With a more successful protest, John Lennon performed his new song "John Sinclair" on television[9] and recorded it for his next album, Some Time in New York City (1972).[10] With "directness and simplicity",[9] the lyrics lament Sinclair's heavy punishment: "They gave him ten for two – what else can the bastards do?"[9]

Various public and private protests culminated in the "John Sinclair Freedom Rally" at Ann Arbor's Crisler Arena in December 1971. The event brought together celebrities including Lennon and his wife Yoko Ono; musicians David Peel, Stevie Wonder, Phil Ochs and Bob Seger, Archie Shepp and Roswell Rudd; poets Allen Ginsberg and Ed Sanders; and countercultural speakers including Hoffman, Rennie Davis, David Dellinger, Jerry Rubin, and Bobby Seale.[11][12] Three days after the rally, Sinclair was released from prison when the Michigan Supreme Court ruled that the state's marijuana statutes were unconstitutional.[13] These events inspired the creation of Ann Arbor's annual pro-legalization Hash Bash rally, which continues to be held as of 2015, and contributed to the drive for decriminalization of marijuana in Ann Arbor.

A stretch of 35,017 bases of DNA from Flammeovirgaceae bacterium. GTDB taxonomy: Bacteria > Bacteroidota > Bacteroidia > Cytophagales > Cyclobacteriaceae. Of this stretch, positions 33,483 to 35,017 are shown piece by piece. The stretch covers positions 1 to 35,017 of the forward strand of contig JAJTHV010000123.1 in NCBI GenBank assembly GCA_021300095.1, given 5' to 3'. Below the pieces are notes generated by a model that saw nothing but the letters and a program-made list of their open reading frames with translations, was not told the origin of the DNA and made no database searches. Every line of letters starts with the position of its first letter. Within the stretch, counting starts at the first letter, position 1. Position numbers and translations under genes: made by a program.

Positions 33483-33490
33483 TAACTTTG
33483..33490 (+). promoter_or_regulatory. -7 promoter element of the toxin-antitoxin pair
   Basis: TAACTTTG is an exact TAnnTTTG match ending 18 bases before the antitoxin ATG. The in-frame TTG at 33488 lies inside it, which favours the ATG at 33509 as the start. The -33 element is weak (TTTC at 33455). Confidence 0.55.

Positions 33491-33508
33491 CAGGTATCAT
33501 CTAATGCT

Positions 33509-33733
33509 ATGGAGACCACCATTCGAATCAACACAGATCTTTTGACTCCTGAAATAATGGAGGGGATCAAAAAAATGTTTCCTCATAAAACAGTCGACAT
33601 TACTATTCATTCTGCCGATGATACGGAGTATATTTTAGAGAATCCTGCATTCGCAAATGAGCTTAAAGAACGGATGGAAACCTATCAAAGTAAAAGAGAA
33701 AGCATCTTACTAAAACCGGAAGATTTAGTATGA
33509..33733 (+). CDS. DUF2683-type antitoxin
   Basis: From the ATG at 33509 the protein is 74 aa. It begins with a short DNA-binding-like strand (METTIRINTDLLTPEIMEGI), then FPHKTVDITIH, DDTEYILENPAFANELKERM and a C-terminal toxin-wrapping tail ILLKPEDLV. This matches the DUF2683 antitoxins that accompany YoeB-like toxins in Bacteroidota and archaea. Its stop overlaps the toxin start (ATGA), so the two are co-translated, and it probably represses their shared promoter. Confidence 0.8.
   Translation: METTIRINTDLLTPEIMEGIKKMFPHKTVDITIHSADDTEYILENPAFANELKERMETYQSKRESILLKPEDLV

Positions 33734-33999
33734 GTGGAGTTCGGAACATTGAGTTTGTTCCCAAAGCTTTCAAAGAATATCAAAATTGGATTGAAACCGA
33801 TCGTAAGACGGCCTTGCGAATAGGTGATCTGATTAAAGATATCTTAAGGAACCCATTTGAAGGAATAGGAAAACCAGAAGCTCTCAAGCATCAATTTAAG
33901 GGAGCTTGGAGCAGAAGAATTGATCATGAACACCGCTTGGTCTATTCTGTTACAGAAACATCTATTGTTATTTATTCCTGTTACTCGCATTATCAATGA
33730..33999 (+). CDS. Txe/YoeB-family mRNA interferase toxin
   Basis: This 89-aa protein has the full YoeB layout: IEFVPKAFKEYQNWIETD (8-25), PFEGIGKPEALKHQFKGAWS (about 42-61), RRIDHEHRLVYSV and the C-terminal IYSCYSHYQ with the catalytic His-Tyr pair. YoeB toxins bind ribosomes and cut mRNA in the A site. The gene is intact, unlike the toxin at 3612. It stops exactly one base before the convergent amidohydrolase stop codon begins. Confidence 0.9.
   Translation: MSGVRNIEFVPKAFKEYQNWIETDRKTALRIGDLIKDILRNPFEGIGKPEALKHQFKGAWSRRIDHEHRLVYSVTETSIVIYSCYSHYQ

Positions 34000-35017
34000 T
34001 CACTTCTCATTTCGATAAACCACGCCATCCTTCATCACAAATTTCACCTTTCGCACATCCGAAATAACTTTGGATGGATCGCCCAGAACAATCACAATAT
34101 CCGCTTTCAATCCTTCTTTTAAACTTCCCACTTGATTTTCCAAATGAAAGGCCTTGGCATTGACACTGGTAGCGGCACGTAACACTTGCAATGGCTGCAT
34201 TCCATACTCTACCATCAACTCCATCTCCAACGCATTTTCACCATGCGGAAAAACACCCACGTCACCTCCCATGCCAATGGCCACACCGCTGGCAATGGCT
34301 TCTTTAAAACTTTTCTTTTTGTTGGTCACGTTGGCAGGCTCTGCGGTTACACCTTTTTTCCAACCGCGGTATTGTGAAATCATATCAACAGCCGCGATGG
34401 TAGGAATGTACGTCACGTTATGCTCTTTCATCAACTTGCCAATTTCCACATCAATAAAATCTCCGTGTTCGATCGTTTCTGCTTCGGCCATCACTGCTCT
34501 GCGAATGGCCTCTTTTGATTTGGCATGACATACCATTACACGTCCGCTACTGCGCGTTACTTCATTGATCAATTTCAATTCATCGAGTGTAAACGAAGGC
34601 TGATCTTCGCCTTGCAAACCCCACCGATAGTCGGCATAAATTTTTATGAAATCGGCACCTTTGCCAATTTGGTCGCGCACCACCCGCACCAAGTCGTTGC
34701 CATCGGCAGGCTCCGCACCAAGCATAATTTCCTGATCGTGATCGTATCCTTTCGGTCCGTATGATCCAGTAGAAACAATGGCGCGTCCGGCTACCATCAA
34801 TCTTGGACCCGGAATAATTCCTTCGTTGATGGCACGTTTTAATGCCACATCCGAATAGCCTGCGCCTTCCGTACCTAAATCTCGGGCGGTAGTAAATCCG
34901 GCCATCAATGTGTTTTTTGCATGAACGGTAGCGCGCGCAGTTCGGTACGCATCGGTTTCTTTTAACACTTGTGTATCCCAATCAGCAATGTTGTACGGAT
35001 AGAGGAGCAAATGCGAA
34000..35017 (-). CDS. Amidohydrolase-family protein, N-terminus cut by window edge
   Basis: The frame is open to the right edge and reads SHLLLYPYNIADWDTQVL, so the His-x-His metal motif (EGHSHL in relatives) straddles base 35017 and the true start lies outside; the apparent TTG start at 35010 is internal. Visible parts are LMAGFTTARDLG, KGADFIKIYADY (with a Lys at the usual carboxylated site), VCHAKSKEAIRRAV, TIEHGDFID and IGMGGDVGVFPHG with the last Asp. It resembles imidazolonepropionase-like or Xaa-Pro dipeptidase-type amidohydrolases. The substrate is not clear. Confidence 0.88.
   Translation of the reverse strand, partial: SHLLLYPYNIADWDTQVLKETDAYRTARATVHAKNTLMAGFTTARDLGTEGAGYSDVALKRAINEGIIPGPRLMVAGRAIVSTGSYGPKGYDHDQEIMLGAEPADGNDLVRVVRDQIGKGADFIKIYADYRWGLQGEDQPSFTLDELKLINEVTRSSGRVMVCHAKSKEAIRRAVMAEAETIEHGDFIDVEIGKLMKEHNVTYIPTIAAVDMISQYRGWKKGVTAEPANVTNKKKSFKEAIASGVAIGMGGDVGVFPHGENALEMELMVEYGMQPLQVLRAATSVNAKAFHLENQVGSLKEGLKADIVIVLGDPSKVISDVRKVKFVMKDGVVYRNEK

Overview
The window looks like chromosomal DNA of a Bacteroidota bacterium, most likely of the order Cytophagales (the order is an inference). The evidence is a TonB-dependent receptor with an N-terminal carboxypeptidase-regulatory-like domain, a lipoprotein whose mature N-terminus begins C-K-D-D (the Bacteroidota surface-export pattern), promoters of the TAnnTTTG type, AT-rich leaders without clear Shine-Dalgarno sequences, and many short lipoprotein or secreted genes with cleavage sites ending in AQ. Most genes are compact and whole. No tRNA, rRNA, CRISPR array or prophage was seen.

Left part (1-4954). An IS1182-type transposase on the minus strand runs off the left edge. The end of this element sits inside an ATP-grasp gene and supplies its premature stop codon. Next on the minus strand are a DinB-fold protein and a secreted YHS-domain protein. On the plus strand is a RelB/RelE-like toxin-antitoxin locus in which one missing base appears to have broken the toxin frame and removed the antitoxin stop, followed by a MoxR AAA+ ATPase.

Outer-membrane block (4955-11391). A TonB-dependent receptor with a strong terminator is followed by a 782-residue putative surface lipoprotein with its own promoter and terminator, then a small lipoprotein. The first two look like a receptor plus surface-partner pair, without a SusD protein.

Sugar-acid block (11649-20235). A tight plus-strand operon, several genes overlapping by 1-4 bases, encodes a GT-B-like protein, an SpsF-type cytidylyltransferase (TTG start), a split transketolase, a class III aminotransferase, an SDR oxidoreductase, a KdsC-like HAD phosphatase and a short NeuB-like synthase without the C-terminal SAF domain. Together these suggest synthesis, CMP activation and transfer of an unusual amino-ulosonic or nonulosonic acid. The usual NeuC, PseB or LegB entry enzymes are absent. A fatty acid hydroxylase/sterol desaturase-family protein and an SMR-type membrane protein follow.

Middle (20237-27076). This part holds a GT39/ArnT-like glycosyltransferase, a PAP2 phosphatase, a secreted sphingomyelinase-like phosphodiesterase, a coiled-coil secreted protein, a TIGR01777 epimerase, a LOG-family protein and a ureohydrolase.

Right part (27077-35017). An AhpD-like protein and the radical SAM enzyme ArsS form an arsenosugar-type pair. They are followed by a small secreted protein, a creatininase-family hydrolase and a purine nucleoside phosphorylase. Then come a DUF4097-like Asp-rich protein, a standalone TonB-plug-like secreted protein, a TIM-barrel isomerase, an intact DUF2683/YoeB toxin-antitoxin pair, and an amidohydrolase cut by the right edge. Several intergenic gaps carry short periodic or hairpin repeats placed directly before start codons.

In 1972, Leonard Weinglass took on the defense of Sinclair in Detroit, Michigan after he was charged with conspiracy to destroy government property along with Larry 'Pun' Plamondon and John Forrest. The case became United States v. U.S. District Court, 407 U.S. 297 (1972), on appeal to the United States Supreme Court. The Court rendered a landmark decision prohibiting the US government's use of domestic electronic survelliance without a warrant, freeing Sinclair and his co-defendants.

Performances, writing and poetry